2. Related Inventions
This invention is related to disclosures in the following U.S. patents:
______________________________________Patent No. Inventor Date______________________________________4,006,750 I. S. Chodorow 02/08/774,016,892 I. S. Chodorow 02/08/77D 244,376 I. S. Chodorow 05/ /77D 250,214 I. S. Chodorow 11/07/78D 251,075 N. Schiff 02/13/79D 251,074 N. Schiff 02/13/79D 301,071 R. Franchi 05/09/89D 312,894 J. Schroder-Jorgensen 12/11/903,858,594 G. Ensminger 01/07/755,086,792 I. S. Chodorow 02/11/925,123,432 Wyss 06/ /924,522,216 Bunker 06/ /854,807,651 Naydich 02/ /8941,3001 Walsh 10/ /18894,832,062 Grollimund et al 05/ /89______________________________________
3. Background and Prior Art
This invention is in the field of devices for personal and professional dental care, particularly for removing plaque from the teeth surfaces and food particles from between teeth.
For many years teeth have been cleaned primarily by manual or power-driven brushing, and the spaces between teeth have been cleaned by a variety of methods including brushing, machine-driven jets of water, toothpicks, and the like and by flossing with the commonly available nylon dental floss and dental tape or similar thread or even rubber bands.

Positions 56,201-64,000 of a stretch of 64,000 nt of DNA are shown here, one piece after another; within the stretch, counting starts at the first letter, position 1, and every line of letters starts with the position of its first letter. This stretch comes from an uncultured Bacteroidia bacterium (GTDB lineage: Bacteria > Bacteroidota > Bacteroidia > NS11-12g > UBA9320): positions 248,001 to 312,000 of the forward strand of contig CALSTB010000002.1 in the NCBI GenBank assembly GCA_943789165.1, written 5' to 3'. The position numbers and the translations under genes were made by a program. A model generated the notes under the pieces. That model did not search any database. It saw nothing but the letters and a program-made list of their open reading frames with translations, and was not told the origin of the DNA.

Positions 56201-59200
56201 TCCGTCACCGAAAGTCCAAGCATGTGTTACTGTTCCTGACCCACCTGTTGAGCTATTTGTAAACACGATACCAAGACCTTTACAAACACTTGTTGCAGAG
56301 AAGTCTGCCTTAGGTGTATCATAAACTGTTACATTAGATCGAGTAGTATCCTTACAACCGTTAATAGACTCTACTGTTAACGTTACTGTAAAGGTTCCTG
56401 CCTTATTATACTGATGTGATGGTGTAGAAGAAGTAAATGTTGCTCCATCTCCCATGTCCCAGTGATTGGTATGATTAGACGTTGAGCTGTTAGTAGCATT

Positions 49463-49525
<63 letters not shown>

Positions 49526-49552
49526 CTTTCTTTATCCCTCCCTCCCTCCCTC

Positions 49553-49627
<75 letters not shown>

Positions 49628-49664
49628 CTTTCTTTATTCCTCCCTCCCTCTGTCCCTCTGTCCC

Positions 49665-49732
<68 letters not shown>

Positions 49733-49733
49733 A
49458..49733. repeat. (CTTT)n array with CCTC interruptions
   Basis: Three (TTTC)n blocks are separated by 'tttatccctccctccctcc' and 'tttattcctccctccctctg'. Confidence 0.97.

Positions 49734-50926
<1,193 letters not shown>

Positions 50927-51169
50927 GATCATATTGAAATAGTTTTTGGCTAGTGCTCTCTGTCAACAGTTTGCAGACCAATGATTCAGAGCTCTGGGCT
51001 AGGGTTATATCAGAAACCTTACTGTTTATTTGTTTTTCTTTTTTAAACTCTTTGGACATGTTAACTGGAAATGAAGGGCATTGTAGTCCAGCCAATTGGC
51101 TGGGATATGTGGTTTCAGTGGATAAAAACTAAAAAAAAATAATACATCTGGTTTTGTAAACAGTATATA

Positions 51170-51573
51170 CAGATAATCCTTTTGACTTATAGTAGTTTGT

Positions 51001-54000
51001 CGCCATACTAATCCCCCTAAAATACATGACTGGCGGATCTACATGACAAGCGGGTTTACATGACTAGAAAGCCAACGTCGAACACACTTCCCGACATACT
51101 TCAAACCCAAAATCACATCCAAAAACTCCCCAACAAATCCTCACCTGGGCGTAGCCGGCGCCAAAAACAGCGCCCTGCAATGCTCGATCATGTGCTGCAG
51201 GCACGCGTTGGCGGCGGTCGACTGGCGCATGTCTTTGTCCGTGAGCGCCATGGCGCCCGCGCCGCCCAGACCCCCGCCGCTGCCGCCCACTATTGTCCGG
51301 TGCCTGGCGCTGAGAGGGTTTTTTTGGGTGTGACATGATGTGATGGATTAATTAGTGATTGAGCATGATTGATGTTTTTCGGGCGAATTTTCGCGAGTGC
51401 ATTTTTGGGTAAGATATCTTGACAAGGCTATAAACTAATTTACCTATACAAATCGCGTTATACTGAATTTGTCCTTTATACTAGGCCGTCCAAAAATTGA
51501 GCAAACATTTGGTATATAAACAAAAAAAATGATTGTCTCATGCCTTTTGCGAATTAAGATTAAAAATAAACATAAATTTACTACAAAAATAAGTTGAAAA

Until recently the most generally accepted objective in cleaning teeth was to remove food particles and chemicals, particularly sweets from tooth surfaces. However, now it has been established and is being taught by a growing number of dentists, orthodontists and periodontists, that the chief cause of caries (dental cavities) and a principal cause of periodontal (gum and root) disease is a bacterial plaque formation that develops on tooth surfaces. When removed, new plaque can reform in less than 24 hours. The causes of plaque development are not fully appreciated; however, a person's normal body chemistry independent of his or her particular diet, can be a contributing factor.
Plaque is the name given to a bacterial substance that begins as an invisible film of micro-organisms and with saliva and foods, particularly sugars, forms a soft sticky white film on the surfaces of teeth and between teeth. If plaque is not removed daily it can develop and harden into a firmly attached substance called calculus or tartar which may cause gums to redden and swell in a condition known as gingivitis. This disease is often characterized by receding gums which causes the creation of small pockets around the teeth which trap food particles and bacteria. These pockets can enlarge if the gums become further inflamed or infected causing the bone supporting the teeth to become infected and destroyed. The weakened tissue is infection-prone and once so injured the gums cannot protect the underlying bone from the spread of this disease. Additionally, bacterial plaque produces noxious chemicals which cause cavities and irritate the gums. This is the manner in which teeth become loosened and ultimately lost, the latter stages here-described being periodontal disease.